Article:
There’s no doubt that we’ve figured out a lot about the cosmos, especially in the last century. But from black holes to pulsars, everything we find seems to bring just as many questions as answers. Astronomers don’t yet have all the answers, and every day heralds the arrival of a new discovery and a new cosmic mystery.
The Nebula Of Uncertain Parentage
Planetary nebulae were discovered in the 1780s. The astronomer William Herschel believed that they were newly forming planetary systems. He was wrong, but the name stuck. They’re actually glowing clouds of gas around a dying star, and they’re often quite beautiful.
The nebula Sharpless 2-71 was discovered in 1946 and was believed to have formed around a bright star in its center. More recent photographs show that things aren’t that simple. Many planetary nebulae are bipolar, meaning that they have symmetrical clouds coming from opposite sides of their star—they’re often compared to an hourglass or a butterfly. Sharpless 2-71 is made of multiple bipolar lobes in different orientations.
There are three stars in the middle of the nebula. The brightest star is right at the center, so that was the original candidate for the nebula’s parent. Yet it doesn’t emit enough ultraviolet radiation to account for the nebula’s glow, whereas a smaller nearby star might. That star might also be part of a binary system, meaning that as many as four stars may be responsible for the structure.
The Neutron Stars That Look Too Old
When a massive star goes supernova, it often leaves behind a massive cloud of debris. RCW103 is one such body, located around 10,000 light-years from Earth. At its center is a neutron star—an extremely dense object that weighs more than the Sun, but is only tens of kilometers across. They’re quite common in the debris of a supernova, but RCW103’s neutron star is unusual.
The neutron star in the center is spinning with a period of 6.7 hours per rotation. Since a star’s rotation speed slows down over time, this would normally put this particular neutron star’s age at several million years. However, the parent star went supernova around 2,000 years ago. The variation in the neutron star’s X-rays are also unusually large, so something is going on.
One theory is that another star that’s too dim for us to see is orbiting around RCW103. Its magnetic field could be slowing the neutron star. At the same time, gas may be flowing onto the neutron star and causing the changes in its X-rays.
The same puzzle exists for a pulsar known as SXP 1062. It rotates once every 1,062 seconds, which would normally require it to be much older than the 40,000-year-old debris around it. Astronomers don’t know if it was born slower than normal, or decelerated rapidly. Scientists hope a clue may be hidden in the data they already have.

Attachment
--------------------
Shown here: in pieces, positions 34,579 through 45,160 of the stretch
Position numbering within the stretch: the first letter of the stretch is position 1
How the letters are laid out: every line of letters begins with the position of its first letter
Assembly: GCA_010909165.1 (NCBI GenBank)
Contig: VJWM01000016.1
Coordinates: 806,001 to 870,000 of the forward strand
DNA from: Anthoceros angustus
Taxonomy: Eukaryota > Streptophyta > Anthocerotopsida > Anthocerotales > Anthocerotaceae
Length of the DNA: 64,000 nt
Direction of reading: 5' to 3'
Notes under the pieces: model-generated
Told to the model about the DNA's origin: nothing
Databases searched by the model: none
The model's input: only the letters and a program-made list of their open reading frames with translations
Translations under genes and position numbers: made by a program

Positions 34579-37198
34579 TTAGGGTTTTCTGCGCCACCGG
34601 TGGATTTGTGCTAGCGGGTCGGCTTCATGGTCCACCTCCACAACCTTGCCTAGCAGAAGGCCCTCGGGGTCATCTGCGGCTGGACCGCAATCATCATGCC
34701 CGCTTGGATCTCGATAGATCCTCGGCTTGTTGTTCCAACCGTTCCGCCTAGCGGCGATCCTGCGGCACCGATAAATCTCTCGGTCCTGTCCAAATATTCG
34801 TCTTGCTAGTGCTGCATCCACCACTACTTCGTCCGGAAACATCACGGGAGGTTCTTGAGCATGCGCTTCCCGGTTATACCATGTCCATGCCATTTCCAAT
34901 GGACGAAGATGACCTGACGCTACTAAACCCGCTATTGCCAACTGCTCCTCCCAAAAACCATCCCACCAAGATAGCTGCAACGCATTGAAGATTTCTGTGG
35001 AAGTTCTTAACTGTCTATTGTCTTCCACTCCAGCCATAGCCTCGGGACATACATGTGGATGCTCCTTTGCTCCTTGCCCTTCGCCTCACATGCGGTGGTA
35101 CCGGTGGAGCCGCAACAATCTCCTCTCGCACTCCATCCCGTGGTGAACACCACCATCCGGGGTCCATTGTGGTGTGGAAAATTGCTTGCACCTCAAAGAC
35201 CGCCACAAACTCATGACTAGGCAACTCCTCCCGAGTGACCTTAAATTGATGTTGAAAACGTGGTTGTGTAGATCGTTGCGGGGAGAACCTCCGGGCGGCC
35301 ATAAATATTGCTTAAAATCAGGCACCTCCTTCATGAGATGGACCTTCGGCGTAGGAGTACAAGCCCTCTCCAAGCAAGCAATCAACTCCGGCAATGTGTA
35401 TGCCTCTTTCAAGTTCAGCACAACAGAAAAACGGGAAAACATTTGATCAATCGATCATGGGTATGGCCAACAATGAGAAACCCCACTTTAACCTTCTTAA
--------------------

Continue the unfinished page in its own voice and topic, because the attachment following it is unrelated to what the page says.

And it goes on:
Multiple Messier Mysteries
The stars of the Messier 15 globular cluster are unusually bunched in its center. The first mystery of the cluster is what’s pulling them there. It could be a bunch of dark neutron stars, though the most likely candidate is an intermediate-mass black hole. Yet even if that’s confirmed, it just leads to more mysteries.
There are three ways a suitable black hole may have formed. There could’ve been several of them of around the mass of the Sun which collided to create a much larger object. Or massive stars could’ve collided before collapsing into a black hole. Alternatively, an intermediate-mass black hole could have been created during the Big Bang. If M15 has one, its origin is a very open question.
The Crab Nebula is a remnant of a supernova 11 light-years across that only looked like a crab to someone in 1840 whose telescope was too small to make it out properly and, as with the planetary nebulae, the name stuck. Until 2011, it was thought to be one of the most steady sources of light, radio, and gamma radiation in the sky.
But between 2007 and 2010, astronomers from different observatories detected three powerful gamma ray flares with no change in other wavelengths. This was described by one astronomer as a “big puzzle,” while another called it a “real mystery.” The unexpected flares were the first seen from a nebula and were five times more intense than any other yet observed.
The rays are caused by the nebula accelerating particles with 1,000 times more energy than the Large Hadron Collider. The mechanism behind the acceleration is the key to the mystery. Of course, solving that mystery is easier said than done. One theory is that it has to do with the sudden reorganization of magnetic fields around the Crab Pulsar, the neutron star at the center of the nebula.
Aligned Bipolar Nebulae
It’s not just the jumbled bipolar nebulae in Sharpless 2-71 that pose a mystery to astronomers. Scientists used the Hubble to examine 130 such objects in the central bulge of the Milky Way and found something weird. The nebulae were in different places, formed at different times, and have never interacted. Yet despite that, most of them appear to be aligned along the same axis.
The nebulae were found to have their long axis aligned with the plane of the galaxy. As the name implies, the lobes of the nebulae emerge from the north and south poles of the stars. The alignment observed would only occur if the parent stars were spinning perpendicularly to the rotation of the galaxy, a behavior that was described as “very strange” by one of the astronomers behind the discovery.
The farther you get from the center of the galaxy, the more the pattern breaks down. One theory is that the stars may have been oriented that way due to magnetic fields when the bulge formed. That would suggest that magnetism has played a bigger role in the structure of the galaxy than previously realized.